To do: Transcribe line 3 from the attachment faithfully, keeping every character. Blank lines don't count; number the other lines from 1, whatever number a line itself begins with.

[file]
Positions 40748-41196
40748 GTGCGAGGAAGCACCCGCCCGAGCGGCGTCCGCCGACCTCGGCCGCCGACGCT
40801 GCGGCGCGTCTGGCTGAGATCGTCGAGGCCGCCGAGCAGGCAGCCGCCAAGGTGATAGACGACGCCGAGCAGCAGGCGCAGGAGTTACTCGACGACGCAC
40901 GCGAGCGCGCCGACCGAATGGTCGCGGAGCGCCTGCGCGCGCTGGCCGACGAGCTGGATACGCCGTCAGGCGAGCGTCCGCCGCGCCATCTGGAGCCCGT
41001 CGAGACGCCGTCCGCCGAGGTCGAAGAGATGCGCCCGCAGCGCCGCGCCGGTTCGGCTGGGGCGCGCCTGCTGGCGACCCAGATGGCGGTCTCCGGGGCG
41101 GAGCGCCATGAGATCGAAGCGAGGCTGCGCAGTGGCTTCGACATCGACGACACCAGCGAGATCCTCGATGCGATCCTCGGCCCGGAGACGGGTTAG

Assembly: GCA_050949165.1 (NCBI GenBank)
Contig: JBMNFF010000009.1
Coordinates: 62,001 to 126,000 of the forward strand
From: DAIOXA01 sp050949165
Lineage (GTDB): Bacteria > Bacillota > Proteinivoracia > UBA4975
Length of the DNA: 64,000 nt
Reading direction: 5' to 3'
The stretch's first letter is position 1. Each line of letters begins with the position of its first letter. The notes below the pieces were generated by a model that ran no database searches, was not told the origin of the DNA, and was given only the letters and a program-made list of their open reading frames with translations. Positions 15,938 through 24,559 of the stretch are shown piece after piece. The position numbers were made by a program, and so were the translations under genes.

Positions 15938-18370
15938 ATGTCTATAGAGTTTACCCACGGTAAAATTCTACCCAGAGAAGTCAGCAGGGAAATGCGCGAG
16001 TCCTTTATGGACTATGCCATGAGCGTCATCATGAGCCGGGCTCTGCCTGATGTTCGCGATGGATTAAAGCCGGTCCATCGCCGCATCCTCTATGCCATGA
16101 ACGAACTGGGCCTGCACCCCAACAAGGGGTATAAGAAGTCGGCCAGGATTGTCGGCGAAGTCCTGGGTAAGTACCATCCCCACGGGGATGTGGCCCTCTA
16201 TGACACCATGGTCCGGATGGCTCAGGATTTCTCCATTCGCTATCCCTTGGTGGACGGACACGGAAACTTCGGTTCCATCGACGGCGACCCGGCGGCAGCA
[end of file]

40801 GCGGCGCGTCTGGCTGAGATCGTCGAGGCCGCCGAGCAGGCAGCCGCCAAGGTGATAGACGACGCCGAGCAGCAGGCGCAGGAGTTACTCGACGACGCAC